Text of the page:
The Day the Music Died

I was listening recently to Eva Cassidy’s recording of Songbird and thought it would be wonderful to see her in concert. Suddenly it hit me that Eva died in 1996. It was then I thought that my music icons seemed to be fading away. Sure, 1996 was a while back, but it only seems like yesterday when we lost Karen Carpenter or just recently Prince. You see my taste in music is purely universal and appreciative. I may not be able to attend concerts of those that have departed, but they do leave an incredible collection of music that I can sing along with.

Today, while I am attempting to be appreciative, I don’t find the music to be as appealing as it once was. Many recordings must use or purposely use auto tune and other computer generated fusions that take away from the simplicity of just singing along. It’s not as fun as it once was with songs. In fact, the sing-along songs of today seem more repetitive and about the beat rather than the story or message. I am a fan of Adele, but I feel the need to have a few stiff drinks and pop a Xanax if I am to sing along. Of course, Adele is gifted and has once of the best vocals since the departing of Amy Winehouse. But at least I could sing along with Amy with some angst and purpose while with Adele I’m ready to break open a box of tissues and share among friends.

I can’t help but think about the song American Pie by Don McLean. There is a verse about “the day the music died.” Of course, that reference has differing meanings for different people. But perhaps our music dies at some point because of an event or tragic loss of our favorite musical artist. There was a time in our lives that we would watch the Grammy awards with excitement either to see our favorite artist win or just for the mere awe of performance value. As time passed we still watch but the enthusiasm has died down, or we turn off entirely thinking, “this isn’t music, its garbage!” Funny, how we start to sound more like our parents.

The Grammy’s are just around the corner, but I’m not so sure I will be watching. I think I’m at the point in my life where the Grammy’s have killed my music or the ability to diversify myself with good music. As a young boy, I used to watch every category just to have a brief moment and education about other genres. The Grammy’s have killed that segment for large corporate sponsorships and pyrotechnic-filled arena jammed concert experiences. Sure, it’s entertaining, but I want to hear music and make a decision about the artistry. Instead, I will watch a movie or something else. I still miss Eva Cassidy and her music. Maybe I should let Pandora pick out several artists similar to her style. Maybe I can generate a bit of life and reflect on the old as if it’s new again.

Author: Dwayne Daughtry

“You’re punching, and you’re kicking, ​and you’re shouting at me / I’m relying on your common decency?" I tried to become vegan (it was the worst 6 hours of my life), Executive Director - NCRSOL, State Representative (NC) - NARSOL, Legislative Consultant, Blogging Columnist, Army veteran, Arizona State alum | B.A. Organizational Leadership | M.S. Political Science | Ph.D. student Criminal Justice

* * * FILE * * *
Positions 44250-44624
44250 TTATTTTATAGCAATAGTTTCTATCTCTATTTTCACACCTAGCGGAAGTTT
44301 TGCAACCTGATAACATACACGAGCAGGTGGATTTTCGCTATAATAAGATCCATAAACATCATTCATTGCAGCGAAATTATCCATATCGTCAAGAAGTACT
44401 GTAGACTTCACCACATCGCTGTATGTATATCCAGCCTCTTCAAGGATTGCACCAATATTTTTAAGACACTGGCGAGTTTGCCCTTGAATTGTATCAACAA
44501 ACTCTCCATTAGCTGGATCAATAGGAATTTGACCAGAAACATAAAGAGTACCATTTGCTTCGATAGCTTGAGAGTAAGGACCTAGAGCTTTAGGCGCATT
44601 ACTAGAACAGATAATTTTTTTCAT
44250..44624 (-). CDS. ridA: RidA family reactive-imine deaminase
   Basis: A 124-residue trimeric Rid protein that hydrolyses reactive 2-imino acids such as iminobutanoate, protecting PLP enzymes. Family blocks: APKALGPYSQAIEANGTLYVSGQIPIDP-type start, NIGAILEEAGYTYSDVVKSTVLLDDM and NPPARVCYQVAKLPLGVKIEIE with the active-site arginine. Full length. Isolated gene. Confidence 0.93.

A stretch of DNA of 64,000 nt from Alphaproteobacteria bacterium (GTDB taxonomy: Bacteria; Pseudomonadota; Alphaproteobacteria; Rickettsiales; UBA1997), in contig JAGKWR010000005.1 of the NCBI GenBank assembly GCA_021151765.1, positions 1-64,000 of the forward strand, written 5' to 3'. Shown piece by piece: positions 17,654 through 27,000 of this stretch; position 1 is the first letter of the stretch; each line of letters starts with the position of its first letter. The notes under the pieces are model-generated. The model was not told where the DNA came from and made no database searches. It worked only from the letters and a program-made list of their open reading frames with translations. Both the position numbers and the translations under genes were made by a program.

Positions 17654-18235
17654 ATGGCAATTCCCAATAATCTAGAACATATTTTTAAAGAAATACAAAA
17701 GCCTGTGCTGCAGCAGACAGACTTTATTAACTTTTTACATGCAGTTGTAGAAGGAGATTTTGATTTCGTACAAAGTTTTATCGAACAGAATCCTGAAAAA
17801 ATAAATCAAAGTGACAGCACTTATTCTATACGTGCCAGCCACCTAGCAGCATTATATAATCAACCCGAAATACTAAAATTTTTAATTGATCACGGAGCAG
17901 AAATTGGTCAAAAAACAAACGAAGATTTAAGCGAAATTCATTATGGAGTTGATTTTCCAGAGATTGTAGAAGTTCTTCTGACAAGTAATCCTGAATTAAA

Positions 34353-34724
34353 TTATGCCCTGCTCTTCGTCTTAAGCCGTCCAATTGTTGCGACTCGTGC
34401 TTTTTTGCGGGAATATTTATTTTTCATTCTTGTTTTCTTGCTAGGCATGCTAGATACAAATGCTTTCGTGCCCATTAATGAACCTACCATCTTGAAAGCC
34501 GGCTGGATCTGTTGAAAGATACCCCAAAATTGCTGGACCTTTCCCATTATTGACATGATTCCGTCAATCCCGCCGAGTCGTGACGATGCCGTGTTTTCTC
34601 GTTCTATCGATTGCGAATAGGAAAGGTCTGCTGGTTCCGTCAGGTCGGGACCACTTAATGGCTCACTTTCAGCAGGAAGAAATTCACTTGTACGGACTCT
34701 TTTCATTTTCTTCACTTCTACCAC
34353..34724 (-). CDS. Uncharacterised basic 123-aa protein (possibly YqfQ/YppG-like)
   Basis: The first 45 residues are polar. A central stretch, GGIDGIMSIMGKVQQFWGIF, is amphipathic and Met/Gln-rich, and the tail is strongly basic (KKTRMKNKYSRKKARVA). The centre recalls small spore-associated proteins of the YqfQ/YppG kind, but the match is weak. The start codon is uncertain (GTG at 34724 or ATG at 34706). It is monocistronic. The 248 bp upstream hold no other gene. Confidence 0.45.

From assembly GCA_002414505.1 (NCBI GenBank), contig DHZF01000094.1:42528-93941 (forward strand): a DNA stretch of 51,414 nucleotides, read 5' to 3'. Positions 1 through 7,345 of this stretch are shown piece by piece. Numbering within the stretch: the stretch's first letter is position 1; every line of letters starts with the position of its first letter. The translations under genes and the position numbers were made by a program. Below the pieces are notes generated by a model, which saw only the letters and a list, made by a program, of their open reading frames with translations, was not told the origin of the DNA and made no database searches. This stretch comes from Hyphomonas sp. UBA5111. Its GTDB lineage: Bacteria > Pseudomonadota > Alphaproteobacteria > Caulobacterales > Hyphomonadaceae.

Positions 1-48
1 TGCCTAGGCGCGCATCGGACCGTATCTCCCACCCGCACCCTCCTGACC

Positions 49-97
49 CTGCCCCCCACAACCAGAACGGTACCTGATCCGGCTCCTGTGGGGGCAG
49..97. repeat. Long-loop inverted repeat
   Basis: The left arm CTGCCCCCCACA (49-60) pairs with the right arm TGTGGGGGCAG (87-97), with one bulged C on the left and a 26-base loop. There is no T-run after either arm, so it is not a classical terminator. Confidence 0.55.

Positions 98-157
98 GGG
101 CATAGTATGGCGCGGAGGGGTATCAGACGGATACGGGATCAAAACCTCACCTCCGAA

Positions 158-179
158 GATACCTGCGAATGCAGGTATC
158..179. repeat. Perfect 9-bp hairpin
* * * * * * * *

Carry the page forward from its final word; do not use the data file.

One thought on “The Day the Music Died”

  1. I thought the day the music died was about Robert Kennedy being shot? Or was that before… hmm… that historical neuron is a bit dusty… I should look it up. lol.

    There’s a great opening passage in Terry Pratchett’s “Truckers” (might have been Carpet People… not a good day for memory. lol)… if you haven’t read it/them… highly recommend all his books. His example involves a fly reminiscing about how larvae don’t appreciate what they have… and back in their day… lol. You get the idea. I always travel back to that description when I feel like I’m about to go there… have a good chuckle and move on. 😉

    Music has been hit or miss for a while. Auto-tune has meant, well, yes, James Hetfield can pull off a decent heavy metal ballad now… but also… kind of flattens the playing field. All you gotta do is have the right marketable ‘look’ and you’re in… talent can be taught. *ugh*

    Still, it’s the 80/20 rule… and because there is SO MUCH more music now… well, more crap. Still… there’s a One Direction song, only ONE, that has some of the best lyrics I’ve heard EVER from that genre… and Taylor Swift is one of the rare exceptions with talent and drive/ambition. Lots of great Indie groups now… not a lot of talent per se… but a lot of heart. Some have amazing talent though… and I’m like, “Why are you indie?” lol.

    My music playlists are… schizophrenic to say the least… country, rock, pop, metal, old, new… everything from Buddy Holly to Rage Against the Machine… and then some. lol.

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